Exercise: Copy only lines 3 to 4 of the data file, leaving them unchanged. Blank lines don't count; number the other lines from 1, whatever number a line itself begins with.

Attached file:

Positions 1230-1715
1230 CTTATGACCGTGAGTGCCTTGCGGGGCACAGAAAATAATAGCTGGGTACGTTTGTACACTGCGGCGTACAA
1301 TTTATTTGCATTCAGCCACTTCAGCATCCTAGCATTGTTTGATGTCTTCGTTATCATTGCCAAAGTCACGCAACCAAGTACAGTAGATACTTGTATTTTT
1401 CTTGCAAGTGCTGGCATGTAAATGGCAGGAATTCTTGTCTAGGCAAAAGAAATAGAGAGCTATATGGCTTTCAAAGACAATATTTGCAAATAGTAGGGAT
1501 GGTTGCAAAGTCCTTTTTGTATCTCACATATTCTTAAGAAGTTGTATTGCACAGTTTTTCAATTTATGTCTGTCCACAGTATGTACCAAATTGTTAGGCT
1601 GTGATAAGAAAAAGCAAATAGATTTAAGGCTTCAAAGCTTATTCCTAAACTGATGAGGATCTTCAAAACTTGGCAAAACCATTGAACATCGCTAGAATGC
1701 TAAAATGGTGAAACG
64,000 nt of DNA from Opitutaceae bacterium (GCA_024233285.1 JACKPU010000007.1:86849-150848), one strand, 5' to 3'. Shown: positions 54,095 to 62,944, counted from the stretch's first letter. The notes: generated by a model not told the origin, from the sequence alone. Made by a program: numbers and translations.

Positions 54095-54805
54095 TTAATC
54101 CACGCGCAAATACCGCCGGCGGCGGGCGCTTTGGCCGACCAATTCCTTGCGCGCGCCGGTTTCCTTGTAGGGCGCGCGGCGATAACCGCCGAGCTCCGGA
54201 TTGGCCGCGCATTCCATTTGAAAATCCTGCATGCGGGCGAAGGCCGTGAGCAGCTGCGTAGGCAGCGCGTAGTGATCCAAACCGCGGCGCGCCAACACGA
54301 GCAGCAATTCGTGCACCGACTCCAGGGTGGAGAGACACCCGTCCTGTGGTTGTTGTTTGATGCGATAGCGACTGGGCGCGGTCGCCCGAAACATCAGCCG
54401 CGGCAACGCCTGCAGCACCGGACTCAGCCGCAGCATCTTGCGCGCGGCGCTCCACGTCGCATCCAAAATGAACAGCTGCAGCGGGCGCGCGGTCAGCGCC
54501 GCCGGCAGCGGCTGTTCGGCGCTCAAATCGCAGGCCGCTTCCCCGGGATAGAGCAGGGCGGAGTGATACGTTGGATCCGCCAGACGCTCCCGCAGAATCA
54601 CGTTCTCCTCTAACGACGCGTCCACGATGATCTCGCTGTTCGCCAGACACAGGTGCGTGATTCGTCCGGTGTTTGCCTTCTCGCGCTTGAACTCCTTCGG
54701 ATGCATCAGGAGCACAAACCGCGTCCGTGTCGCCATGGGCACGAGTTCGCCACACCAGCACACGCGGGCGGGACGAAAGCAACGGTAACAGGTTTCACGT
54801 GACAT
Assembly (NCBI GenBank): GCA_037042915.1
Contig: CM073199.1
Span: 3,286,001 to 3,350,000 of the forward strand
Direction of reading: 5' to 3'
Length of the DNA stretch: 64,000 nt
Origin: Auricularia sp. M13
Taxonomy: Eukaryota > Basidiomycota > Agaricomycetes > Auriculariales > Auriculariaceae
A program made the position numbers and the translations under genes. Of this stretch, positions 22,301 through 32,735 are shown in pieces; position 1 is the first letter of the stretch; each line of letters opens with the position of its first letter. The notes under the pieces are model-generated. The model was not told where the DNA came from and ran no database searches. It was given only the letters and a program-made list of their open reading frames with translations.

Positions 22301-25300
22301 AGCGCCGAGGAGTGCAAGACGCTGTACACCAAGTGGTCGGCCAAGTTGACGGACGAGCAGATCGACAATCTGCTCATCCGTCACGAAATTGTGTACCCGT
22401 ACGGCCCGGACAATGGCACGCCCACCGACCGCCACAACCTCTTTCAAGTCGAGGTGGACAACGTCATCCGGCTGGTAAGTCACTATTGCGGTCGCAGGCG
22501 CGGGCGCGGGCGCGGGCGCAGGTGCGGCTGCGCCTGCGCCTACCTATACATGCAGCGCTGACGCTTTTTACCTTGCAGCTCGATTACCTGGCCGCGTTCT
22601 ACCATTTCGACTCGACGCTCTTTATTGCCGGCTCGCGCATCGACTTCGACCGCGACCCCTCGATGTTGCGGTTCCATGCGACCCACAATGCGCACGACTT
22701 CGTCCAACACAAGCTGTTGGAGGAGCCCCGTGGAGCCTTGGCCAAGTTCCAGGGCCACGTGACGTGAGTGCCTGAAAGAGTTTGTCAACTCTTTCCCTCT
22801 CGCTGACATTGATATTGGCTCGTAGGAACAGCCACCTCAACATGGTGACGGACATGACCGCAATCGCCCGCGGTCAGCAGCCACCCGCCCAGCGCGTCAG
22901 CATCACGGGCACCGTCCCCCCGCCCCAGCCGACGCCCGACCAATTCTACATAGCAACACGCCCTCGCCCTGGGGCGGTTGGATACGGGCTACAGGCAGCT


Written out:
1301 TTTATTTGCATTCAGCCACTTCAGCATCCTAGCATTGTTTGATGTCTTCGTTATCATTGCCAAAGTCACGCAACCAAGTACAGTAGATACTTGTATTTTT
1401 CTTGCAAGTGCTGGCATGTAAATGGCAGGAATTCTTGTCTAGGCAAAAGAAATAGAGAGCTATATGGCTTTCAAAGACAATATTTGCAAATAGTAGGGAT